Your Essential Synopsis Checklist

Here are the essential specs for a successful synopsis. Bookmark this page and always cross-reference before sending out any synopsis.
Author:
Publish date:

Use a 1-inch margin on all sides; justify the left margin only. Put your name and contact information on the top left corner of the first page. Type the novel’s genre, word count and the word “Synopsis” in the top right corner of the first page Don’t number the first page. Put the novel’s title, centered and in all caps, about one-third of the way down the page. Begin the synopsis text four lines below the title. The text throughout the synopsis should be double-spaced (unless you plan to keep it to one or two pages, in which case single-spaced is OK). Use all caps the first time you introduce a character. After the first page, use a header on every page that contains your last name/your novel’s title in all caps/the word “Synopsis”:Name/TITLE/Synopsis. After the first page, number the pages in the top right corner on the same line as the header. The first line of text on each page after the first page should be three lines below the header.

OnDemand Webinar:
The Dreaded Synopsis by Jane Friedman
Get a clear, step-by-step process for tackling your synopsis—no matter what the length requirement—as well as examples of good and bad synopsis.

Image placeholder title

Become a Writer's Digest VIP and Save 10%:
Get a 1-year pass to WritersMarket.com, a 1-year subscription to Writer's Digest magazine and 10% off all WritersDigestShop.com orders!Click here to join.

Also check out these items from the Writer's Digest's collection:
Writer's Digest Elements Of Writing Fiction: Beginnings, Middles & Ends

Writer's Digest Elements Of Writing Fiction: Scene & Structure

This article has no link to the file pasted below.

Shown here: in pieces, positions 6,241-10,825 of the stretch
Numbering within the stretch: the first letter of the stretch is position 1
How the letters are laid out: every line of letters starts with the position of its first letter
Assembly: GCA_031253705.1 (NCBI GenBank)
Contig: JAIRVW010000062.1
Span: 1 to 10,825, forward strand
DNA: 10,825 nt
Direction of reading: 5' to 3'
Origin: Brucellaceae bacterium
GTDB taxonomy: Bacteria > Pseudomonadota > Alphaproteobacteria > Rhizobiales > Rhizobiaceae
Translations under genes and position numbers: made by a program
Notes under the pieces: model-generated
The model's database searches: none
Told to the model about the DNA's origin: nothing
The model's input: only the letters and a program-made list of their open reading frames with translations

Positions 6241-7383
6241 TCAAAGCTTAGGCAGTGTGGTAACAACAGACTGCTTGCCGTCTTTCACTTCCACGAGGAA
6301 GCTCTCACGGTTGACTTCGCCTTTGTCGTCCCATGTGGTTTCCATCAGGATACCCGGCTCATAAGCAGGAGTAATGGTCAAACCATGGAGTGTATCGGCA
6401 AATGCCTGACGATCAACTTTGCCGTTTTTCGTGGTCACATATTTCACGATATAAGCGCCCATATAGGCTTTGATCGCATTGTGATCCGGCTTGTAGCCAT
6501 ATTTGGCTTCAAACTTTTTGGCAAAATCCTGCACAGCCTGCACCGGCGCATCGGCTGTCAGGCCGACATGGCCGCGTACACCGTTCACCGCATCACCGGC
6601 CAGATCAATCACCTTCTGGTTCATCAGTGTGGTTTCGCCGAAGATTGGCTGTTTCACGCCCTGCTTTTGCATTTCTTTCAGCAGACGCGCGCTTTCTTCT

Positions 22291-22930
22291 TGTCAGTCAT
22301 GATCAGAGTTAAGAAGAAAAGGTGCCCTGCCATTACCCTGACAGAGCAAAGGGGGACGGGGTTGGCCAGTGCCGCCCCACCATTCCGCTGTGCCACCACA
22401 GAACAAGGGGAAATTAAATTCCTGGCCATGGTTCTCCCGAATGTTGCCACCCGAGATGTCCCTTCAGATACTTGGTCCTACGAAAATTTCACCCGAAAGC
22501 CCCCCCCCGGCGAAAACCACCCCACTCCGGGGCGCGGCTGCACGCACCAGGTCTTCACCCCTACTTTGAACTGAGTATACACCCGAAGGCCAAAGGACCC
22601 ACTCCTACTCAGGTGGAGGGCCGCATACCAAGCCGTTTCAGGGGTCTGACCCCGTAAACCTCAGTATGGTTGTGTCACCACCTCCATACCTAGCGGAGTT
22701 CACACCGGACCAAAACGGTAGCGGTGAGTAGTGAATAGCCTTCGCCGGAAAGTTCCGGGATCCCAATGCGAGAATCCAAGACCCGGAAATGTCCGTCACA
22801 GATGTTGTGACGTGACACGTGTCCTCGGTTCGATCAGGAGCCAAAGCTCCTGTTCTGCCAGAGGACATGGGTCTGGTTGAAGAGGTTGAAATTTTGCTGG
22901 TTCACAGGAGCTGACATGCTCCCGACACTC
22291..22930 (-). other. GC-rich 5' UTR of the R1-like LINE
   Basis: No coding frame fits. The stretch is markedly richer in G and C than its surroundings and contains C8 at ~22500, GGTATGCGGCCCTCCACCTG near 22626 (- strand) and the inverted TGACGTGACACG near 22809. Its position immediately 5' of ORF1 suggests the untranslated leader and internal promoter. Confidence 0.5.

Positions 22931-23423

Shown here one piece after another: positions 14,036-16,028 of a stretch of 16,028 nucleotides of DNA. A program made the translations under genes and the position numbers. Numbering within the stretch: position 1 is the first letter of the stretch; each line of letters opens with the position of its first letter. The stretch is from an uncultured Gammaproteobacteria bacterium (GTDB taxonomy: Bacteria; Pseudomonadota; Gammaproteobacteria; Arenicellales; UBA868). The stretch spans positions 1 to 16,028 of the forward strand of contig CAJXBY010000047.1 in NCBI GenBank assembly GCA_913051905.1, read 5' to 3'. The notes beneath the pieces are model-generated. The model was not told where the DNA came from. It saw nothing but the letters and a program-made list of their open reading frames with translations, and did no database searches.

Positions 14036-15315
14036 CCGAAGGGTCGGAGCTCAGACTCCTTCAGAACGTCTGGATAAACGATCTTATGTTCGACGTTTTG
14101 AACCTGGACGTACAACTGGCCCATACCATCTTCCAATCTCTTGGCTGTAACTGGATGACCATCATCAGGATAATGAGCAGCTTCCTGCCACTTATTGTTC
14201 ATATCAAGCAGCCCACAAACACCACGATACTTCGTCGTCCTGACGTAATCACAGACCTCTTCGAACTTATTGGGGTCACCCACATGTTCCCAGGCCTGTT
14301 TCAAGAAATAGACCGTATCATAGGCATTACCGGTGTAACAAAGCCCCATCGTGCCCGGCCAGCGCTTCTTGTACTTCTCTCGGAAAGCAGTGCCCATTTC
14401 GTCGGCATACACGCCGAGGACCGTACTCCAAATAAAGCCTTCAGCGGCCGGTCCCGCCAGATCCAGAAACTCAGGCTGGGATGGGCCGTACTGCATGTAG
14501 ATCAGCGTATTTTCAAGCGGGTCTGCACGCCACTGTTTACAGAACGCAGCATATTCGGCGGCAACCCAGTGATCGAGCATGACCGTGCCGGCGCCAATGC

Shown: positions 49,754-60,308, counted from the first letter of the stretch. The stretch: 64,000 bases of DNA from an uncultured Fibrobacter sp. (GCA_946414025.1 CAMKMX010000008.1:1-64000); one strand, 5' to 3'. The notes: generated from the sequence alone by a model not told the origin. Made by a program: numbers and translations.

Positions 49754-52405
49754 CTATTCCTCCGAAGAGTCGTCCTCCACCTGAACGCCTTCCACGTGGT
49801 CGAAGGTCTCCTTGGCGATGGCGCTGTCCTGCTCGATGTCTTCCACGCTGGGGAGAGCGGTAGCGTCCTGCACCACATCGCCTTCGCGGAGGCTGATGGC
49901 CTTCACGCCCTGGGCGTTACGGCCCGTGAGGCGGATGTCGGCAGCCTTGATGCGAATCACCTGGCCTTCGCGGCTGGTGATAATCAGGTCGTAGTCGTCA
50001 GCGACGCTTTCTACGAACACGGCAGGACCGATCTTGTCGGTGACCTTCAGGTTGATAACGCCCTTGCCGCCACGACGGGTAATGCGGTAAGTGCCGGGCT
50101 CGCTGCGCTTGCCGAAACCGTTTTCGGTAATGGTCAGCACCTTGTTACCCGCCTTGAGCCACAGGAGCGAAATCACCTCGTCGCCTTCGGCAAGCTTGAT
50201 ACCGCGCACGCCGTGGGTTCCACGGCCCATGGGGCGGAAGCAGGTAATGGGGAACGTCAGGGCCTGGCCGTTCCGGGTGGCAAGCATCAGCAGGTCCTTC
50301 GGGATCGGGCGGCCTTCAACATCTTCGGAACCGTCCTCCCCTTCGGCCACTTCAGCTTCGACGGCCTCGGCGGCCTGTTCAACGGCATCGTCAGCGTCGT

Writer's Digest Elements Of Writing Fiction: Description
Writer's Digest Elements Of Writing Fiction: Characters & Viewpoint

Writer's Digest No More Rejections
Writer's Digest Weekly Planner

Writer's Digest How to Land a Literary Agent (On-Demand Webinar)
Writer's Digest Magazine One-Year Subscription
Writer's Digest 10 Years of Writer's Digest on CD: 2000-2009

3 Tips for Writing a Memoir Everyone Wants to Read

3 Tips for Writing a Memoir Everyone Wants to Read

A memoir is an open window into another's life—and although the truth is of paramount importance, so too is grabbing hold of its reader. Writer Tasha Keeble offers 3 tips for writing a memoir everyone will want to read.

Zoe Whittall: On Personal Change in Literary Fiction

Zoe Whittall: On Personal Change in Literary Fiction

Bestselling and Giller Prize-shortlisted author Zoe Whittal discusses the complexity of big life decisions in her new novel, The Spectacular.

Poetry Prompt

Wednesday Poetry Prompts: 582

Every Wednesday, Robert Lee Brewer shares a prompt and an example poem to get things started on the Poetic Asides blog. This week, write a transition poem.

4 Myths About Writing Animal Characters

4 Myths About Writing Animal Characters

Author Codi Schneider debunks four myths about writing animal characters, including that audiences won't connect with animal characters and that they're only for children's books.

Voyager

Voyager

Every writer needs a little inspiration once in a while. For today's prompt, your character is a modern day voyager.

Stephanie Marie Thornton: One How an Entire Rewrite Added Suspense

Stephanie Marie Thornton: On How an Entire Rewrite Added Suspense

USA Today bestselling author discusses how rewriting a portion of her new historical fiction novel, A Most Clever Girl, added suspense.

Creativity Is Making Small Choices

Creativity Is Making Small Choices

When struggling to work through a creative dilemma, it's best to think of your work in small pieces that create a larger whole. Author Perttu Pölönen explains how creativity is a collection of small choices from an abundance of options.

Zibby Books Market Spotlight

Zibby Books: Market Spotlight

For this market spotlight, we look at Zibby Books, a brand new book publisher (just announced earlier today) that wants to introduce a new model with book champions and ambassadors to the publishing and promotion process.

Emigrate vs. Immigrate (Grammar Rules)

Emigrate vs. Immigrate (Grammar Rules)

Let's look at the differences between emigrate and immigrate with Grammar Rules from the Writer's Digest editors, including a few examples of correct usages.